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Remuera Surgical Care

Private Surgical Service, Plastic Surgery, General Surgery

This is where you will come to have your surgery performed. The visits to your surgeon before and after surgery will be at their consulting rooms.

Dupuytrens Contracture

Dupuytren's contracture (or Dupuytren's disease) is a fixed flexion contracture of the hand due to thickening of some of the tissues in the hand resulting in the fingers bending towards the palm and unable to be fully extended (straightened). It is an inherited proliferative connective tissue disorder that involves the hand's palmar fascia (layer of tissue within the palm of the hand)

The ring and little are the fingers most commonly affected. Dupuytren's contracture progresses slowly and is often accompanied by some aching and itching. In patients with this condition, the palmar fascia thickens and shortens so that the tendons connected to the fingers cannot move freely.  The incidence of Dupuytren's contracture increases after age 40; at this age, men are affected more often than women. Beyond 80 the gender distribution is about even.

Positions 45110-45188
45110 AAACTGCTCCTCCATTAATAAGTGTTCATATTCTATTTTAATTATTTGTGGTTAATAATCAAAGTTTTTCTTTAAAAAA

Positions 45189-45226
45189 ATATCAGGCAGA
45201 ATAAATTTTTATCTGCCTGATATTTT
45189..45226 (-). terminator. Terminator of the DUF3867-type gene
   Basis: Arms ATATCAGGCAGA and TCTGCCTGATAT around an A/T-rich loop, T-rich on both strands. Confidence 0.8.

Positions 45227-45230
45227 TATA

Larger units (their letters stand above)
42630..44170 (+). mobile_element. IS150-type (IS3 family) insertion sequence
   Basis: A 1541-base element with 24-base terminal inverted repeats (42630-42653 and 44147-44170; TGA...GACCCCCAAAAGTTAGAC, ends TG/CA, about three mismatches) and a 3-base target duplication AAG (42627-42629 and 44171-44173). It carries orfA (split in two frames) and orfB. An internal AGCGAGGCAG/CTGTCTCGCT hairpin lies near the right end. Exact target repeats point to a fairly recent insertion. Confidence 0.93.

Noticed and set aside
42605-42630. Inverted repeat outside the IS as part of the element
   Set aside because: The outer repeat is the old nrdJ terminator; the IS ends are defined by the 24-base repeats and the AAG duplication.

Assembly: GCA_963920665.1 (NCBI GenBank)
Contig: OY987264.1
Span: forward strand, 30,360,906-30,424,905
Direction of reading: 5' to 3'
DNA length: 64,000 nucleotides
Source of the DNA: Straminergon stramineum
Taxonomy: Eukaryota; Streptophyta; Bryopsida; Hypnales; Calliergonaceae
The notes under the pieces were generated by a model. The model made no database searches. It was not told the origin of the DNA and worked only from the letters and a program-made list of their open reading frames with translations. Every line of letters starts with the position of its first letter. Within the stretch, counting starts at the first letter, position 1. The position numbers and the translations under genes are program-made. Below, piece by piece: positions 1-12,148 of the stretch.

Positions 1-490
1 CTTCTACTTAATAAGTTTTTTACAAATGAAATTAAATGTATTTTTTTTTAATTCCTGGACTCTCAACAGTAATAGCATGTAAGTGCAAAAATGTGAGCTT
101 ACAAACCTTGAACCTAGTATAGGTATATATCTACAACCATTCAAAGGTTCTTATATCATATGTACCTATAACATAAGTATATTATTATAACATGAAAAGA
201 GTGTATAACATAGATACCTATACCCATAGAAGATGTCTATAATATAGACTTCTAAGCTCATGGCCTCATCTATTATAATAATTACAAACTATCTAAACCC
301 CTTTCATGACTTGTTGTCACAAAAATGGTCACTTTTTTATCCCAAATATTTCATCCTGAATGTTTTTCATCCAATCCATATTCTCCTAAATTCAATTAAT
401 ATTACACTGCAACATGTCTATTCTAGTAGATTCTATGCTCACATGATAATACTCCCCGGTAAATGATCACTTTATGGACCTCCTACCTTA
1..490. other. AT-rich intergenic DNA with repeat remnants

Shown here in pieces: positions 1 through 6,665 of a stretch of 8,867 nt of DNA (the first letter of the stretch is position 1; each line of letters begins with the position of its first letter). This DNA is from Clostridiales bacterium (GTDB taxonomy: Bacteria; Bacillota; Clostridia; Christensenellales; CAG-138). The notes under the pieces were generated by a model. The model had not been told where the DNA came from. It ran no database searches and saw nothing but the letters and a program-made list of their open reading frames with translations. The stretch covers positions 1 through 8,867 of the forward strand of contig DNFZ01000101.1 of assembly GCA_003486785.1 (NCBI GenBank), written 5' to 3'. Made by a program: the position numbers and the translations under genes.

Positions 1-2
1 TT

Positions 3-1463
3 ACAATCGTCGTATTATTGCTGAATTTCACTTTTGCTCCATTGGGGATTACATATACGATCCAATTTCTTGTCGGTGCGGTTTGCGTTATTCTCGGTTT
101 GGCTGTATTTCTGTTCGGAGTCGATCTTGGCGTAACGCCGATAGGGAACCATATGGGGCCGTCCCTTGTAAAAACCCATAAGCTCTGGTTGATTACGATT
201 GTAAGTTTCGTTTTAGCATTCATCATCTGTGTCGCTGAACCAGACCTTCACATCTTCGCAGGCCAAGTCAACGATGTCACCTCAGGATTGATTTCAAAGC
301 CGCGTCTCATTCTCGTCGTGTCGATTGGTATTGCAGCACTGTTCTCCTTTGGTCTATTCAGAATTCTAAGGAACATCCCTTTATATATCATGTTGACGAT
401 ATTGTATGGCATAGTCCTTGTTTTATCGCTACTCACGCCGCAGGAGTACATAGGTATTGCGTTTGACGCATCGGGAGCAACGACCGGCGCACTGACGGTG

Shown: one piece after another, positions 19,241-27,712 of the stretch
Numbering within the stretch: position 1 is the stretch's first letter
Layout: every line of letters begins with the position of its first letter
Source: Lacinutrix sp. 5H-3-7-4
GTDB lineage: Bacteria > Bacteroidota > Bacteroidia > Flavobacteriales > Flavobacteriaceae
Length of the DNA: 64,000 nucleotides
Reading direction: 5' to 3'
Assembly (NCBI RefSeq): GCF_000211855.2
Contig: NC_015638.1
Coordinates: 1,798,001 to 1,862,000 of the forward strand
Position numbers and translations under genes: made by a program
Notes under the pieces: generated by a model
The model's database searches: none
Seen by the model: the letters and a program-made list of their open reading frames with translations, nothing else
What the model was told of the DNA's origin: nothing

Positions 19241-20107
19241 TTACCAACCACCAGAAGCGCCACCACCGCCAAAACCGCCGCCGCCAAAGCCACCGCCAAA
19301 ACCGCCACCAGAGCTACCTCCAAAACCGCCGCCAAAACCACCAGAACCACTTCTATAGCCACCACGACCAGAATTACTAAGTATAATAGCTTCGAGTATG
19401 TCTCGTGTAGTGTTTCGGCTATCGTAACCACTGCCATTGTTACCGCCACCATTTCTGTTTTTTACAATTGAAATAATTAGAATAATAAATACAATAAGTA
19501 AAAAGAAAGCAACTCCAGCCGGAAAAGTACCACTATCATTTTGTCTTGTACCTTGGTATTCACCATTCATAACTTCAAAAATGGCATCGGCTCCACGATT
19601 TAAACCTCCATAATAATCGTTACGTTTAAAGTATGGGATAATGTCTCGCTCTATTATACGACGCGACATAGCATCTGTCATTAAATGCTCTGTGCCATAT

Surgery is currently the mainstay of treatment for symptomatic Dupuytren's contracture (however there is currently a worldwide trial with collagenase although this is still considered experimental at this stage).

Surgery involves either a general anaesthetic or regional block and involves excising all of the thickened tissue which includes the palmar fascia and may include the overlying skin but retaining the important neurovascular structures within the hand and fingers. The joints can also be involved in the more severe cases and all attempts are made to improve the function of the joints.

The reconstruction of the resulting wound is performed using either a skin lengthening procedure or with a skin graft.

The length of time for the procedure is dependent on the severity and number of the contractures involved in the hand. At RSC, our specialists usually perform this operation on one hand at a time as a day stay procedure.

Post Operative Care

After your procedure your operated hand will be in a splint and a sling for approximately 1- 2 weeks depending on the type of reconstruction performed. You will need to keep this hand dry at all times.

This page was last updated at 9:50AM on May 24, 2021.